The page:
A man in his 80s with recurrent syncope was admitted to the emergency department. The patient previously underwent an electrophysiological study (the exact procedure was unknown) in another hospital because of syncope, and the result did not suggest the need for pacemaker implantation. He denied a recent medical history of chest pain or dyspnea on exertion. On examination, his oxygen saturation while breathing room air was 98%, and his blood pressure was 120/76 mm Hg. The result of cardiopulmonary examination was unremarkable. Echocardiogram findings revealed a left ventricular ejection fraction of 54% with normal ventricular wall motion. Blood laboratory data, including serial high-sensitivity troponin, D-dimer, renal function, electrolytes, and blood glucose, were unremarkable. The results of the electrocardiogram (ECG) that was performed at admission was recorded (Figure, A).
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Bifascicular block is a conduction disorder that has a reported prevalence of 1% to 1.5%, including complete left bundle branch block or RBBB with either LAFB or left posterior fascicular block.1 Bifasicular block may be accompanied by residual functional bundle lesions, and there is a risk of progression to complete AV block.2 In this case, the elderly patient's baseline ECG showed bifascicular block (RBBB and LAFB) and left posterior fascicle (the residual) working (was functional). The incidence of bifascicular block progressing to complete AV block is 1% to 6% each year.3 A study4 showed that 10% to 15% of patients with bifasicular block may experience syncope within 3 years. The potential causes of syncope are heterogeneous, but intermittent complete AV block is a frequent cause.1,5 In this case, complete AV block was recorded when the elderly patient with bifasicular block experienced syncope again in the emergency department. The patient did not develop any episodes of syncope after dual-chamber pacemaker implantation, confirming that syncope was associated with intermittent complete AV block.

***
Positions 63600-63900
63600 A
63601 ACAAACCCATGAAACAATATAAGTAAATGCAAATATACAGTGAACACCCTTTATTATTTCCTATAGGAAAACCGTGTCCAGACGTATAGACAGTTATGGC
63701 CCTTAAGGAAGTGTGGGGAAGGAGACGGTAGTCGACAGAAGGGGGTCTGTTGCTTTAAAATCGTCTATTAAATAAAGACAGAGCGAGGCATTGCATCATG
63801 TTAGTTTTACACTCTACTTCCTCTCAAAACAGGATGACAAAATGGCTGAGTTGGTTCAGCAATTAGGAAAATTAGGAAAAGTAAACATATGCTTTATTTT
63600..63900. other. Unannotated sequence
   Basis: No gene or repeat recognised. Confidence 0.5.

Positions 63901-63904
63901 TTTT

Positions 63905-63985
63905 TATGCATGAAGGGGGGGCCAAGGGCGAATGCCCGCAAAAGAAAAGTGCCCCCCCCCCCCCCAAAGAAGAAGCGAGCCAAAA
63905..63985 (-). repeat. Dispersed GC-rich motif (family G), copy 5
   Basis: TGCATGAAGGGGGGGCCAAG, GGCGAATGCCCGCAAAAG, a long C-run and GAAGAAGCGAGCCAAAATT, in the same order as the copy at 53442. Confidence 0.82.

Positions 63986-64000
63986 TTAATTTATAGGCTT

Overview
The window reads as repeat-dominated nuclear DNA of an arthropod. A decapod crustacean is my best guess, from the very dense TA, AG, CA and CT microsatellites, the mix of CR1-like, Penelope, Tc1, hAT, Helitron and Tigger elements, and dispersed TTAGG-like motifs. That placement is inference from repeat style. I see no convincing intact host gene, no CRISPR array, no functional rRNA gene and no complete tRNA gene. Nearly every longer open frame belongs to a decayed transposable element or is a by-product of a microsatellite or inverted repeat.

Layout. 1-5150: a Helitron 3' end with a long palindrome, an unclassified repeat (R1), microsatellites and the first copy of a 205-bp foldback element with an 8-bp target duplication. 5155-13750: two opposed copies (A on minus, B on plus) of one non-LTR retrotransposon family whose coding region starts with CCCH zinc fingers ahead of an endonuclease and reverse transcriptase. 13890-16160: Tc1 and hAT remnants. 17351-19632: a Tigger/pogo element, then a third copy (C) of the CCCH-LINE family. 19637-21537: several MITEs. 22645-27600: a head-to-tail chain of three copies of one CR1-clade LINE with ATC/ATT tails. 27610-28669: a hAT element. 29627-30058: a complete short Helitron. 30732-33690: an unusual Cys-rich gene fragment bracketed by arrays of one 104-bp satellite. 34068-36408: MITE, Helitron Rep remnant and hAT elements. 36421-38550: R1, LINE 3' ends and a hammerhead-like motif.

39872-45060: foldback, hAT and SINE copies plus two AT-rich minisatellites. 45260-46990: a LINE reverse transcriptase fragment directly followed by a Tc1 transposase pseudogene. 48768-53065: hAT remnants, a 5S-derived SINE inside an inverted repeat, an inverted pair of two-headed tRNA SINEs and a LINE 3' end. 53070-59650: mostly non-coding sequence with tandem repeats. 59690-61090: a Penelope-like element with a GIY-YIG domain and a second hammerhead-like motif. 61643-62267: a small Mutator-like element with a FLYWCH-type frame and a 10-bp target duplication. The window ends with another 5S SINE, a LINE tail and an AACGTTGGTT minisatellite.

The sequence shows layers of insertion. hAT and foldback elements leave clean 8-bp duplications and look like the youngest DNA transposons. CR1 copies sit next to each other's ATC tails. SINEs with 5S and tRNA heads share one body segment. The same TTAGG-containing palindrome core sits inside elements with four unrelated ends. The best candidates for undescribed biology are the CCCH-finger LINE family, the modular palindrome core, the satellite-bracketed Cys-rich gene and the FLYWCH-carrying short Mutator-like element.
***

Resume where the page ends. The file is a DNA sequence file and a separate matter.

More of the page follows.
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Corresponding Author: Hao-Yu Wu, MD, PhD, Department of Cardiology, Shaanxi Provincial People's Hospital, No. 256 West Youyi Rd, Shaanxi Province, Xi'an 710068, China (email@example.com).
Published Online: June 13, 2022. doi:10.1001/jamainternmed.2022.2016
Conflict of Interest Disclosures: None reported.
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